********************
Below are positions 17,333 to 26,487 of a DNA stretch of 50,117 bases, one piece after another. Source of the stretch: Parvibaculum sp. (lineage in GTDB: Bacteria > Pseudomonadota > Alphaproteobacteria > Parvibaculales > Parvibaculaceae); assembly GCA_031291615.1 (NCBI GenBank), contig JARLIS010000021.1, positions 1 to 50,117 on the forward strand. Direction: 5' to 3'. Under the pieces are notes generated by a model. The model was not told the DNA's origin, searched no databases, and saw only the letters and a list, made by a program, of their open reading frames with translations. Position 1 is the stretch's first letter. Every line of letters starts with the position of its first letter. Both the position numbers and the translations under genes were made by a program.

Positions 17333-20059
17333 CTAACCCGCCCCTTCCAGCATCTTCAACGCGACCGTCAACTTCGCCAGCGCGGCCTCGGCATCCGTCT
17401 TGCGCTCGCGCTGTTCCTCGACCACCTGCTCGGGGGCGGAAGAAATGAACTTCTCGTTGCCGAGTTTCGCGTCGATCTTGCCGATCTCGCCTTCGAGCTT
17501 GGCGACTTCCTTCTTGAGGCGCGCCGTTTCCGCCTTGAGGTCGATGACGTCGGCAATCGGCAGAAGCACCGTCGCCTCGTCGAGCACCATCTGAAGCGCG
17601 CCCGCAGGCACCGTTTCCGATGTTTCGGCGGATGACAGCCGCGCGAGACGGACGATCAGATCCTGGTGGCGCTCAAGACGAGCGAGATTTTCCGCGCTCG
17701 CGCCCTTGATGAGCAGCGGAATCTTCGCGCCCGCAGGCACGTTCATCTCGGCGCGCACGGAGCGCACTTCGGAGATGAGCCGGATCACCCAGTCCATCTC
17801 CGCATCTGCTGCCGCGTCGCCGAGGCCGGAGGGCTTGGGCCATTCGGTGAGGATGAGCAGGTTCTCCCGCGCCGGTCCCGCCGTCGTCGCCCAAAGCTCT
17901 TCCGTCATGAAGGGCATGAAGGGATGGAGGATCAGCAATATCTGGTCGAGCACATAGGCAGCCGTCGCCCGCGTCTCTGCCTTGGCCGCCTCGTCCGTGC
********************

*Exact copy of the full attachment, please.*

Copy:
Below are positions 17,333 to 26,487 of a DNA stretch of 50,117 bases, one piece after another. Source of the stretch: Parvibaculum sp. (lineage in GTDB: Bacteria > Pseudomonadota > Alphaproteobacteria > Parvibaculales > Parvibaculaceae); assembly GCA_031291615.1 (NCBI GenBank), contig JARLIS010000021.1, positions 1 to 50,117 on the forward strand. Direction: 5' to 3'. Under the pieces are notes generated by a model. The model was not told the DNA's origin, searched no databases, and saw only the letters and a list, made by a program, of their open reading frames with translations. Position 1 is the stretch's first letter. Every line of letters starts with the position of its first letter. Both the position numbers and the translations under genes were made by a program.

Positions 17333-20059
17333 CTAACCCGCCCCTTCCAGCATCTTCAACGCGACCGTCAACTTCGCCAGCGCGGCCTCGGCATCCGTCT
17401 TGCGCTCGCGCTGTTCCTCGACCACCTGCTCGGGGGCGGAAGAAATGAACTTCTCGTTGCCGAGTTTCGCGTCGATCTTGCCGATCTCGCCTTCGAGCTT
17501 GGCGACTTCCTTCTTGAGGCGCGCCGTTTCCGCCTTGAGGTCGATGACGTCGGCAATCGGCAGAAGCACCGTCGCCTCGTCGAGCACCATCTGAAGCGCG
17601 CCCGCAGGCACCGTTTCCGATGTTTCGGCGGATGACAGCCGCGCGAGACGGACGATCAGATCCTGGTGGCGCTCAAGACGAGCGAGATTTTCCGCGCTCG
17701 CGCCCTTGATGAGCAGCGGAATCTTCGCGCCCGCAGGCACGTTCATCTCGGCGCGCACGGAGCGCACTTCGGAGATGAGCCGGATCACCCAGTCCATCTC
17801 CGCATCTGCTGCCGCGTCGCCGAGGCCGGAGGGCTTGGGCCATTCGGTGAGGATGAGCAGGTTCTCCCGCGCCGGTCCCGCCGTCGTCGCCCAAAGCTCT
17901 TCCGTCATGAAGGGCATGAAGGGATGGAGGATCAGCAATATCTGGTCGAGCACATAGGCAGCCGTCGCCCGCGTCTCTGCCTTGGCCGCCTCGTCCGTGC